By Patricia Azzopardi Preziosi

Dear Daphne,

Your mutilated body will be laid to rest this afternoon. I pray constantly to the God I believe in to give your loved ones the strength to endure the unendurable for the rest of their lives – which they are going to be forced to do because of the vicious behaviour of the Intolerant.

I won’t be physically present at Mosta this afternoon. I believe that your family and friends have the right to lay you to rest without the presence of people who didn’t know you personally. I will, however, continue to protest as vociferously as I am able to against the crumbling of our institutions, which was reflected in this atrocity perpetrated against a compatriot who dared raise her voice in indignation because not all those who break the law are made to face justice.

We have to keep on protesting until the institutions function properly again, before the Intolerant get bolder and more audacious and commit more atrocities.

I salute you, brave woman. You had the gift of crystallising your thoughts in ways that made coherent sense to those of us who care for their country and would like to pass it on to the next generation better than we found it. You had the guts to say things I thought, but would never dare say in public – especially during the 1980s. Pre-internet days, after you left The Times, I used to buy the Malta Independent on Thursdays purely and simply because your article was printed on that day.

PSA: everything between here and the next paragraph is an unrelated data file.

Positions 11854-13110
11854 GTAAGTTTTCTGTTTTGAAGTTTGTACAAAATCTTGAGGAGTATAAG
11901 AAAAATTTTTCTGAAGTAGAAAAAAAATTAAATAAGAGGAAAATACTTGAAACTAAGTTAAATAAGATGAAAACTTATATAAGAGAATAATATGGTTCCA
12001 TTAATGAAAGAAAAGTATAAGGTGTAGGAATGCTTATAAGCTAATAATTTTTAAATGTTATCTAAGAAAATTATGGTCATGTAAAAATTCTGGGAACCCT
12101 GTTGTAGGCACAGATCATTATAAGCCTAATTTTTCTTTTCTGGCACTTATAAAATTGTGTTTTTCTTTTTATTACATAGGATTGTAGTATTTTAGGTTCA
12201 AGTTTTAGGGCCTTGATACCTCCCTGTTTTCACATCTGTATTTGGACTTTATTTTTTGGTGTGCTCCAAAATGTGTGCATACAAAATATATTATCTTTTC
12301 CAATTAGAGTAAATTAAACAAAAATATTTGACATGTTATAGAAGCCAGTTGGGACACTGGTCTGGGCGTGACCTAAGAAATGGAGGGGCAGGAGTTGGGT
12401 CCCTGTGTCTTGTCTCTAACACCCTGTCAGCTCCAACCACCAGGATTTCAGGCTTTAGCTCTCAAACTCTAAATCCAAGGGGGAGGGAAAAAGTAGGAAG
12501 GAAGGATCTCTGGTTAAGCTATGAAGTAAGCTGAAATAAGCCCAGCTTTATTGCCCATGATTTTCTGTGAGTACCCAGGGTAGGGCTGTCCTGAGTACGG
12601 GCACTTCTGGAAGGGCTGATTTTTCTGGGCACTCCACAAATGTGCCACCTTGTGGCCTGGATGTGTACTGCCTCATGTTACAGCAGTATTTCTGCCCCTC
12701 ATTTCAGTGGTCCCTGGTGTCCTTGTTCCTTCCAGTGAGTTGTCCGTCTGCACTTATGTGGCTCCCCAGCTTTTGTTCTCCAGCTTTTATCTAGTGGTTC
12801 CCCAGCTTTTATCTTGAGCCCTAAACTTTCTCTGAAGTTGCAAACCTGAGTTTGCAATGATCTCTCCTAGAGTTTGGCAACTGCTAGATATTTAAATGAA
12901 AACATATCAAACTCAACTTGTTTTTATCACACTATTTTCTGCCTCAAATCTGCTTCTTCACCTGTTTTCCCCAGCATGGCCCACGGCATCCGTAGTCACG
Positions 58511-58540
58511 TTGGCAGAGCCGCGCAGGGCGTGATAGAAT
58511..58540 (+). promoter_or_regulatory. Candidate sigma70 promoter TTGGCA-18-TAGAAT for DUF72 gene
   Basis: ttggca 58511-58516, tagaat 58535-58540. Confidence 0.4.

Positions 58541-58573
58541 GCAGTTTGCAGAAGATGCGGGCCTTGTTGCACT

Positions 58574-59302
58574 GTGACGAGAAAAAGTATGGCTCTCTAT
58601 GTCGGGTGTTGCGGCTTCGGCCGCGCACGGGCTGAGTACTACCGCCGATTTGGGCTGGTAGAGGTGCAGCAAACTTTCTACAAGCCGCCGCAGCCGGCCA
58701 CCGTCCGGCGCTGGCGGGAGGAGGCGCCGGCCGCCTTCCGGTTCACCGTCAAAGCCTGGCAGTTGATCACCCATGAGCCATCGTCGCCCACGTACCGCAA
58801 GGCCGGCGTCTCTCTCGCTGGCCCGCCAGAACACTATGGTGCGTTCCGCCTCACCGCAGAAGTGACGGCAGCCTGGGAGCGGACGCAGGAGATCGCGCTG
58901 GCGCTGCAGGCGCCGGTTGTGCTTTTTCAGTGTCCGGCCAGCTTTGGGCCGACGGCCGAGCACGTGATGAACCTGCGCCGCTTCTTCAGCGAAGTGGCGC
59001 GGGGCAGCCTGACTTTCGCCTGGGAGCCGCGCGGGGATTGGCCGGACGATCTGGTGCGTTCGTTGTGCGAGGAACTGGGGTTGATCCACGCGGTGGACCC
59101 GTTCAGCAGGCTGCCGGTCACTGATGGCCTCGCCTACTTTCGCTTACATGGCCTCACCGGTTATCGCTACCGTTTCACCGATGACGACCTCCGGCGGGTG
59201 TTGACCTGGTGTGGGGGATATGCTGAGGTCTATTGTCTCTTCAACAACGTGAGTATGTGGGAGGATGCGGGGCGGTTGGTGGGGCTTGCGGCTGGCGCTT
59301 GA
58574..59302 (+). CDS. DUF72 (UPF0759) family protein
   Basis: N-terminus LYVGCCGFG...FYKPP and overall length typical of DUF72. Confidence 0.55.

You had the guts to stand up for what is right despite almost always being the lone voice crying in the wilderness. I didn’t always agree with the way you wrote, but that was your style. And after thirty years of shouting from the rooftops, mostly alone, I salute your resilience and your unwavering conviction that some day we will listen, as opposed to just hear, and understand, and raise our voices together with yours. Your voice has been silenced, Daphne, but others are now trying to fill the void you have left. Your place in history is cemented and globally acknowledged already.

I pray to the God I believe in that your blood will not have been shed in vain, and will finish off with the words written by Dun Karm: “Agħti, kbir Alla, id-dehen lil min jaħkimha”.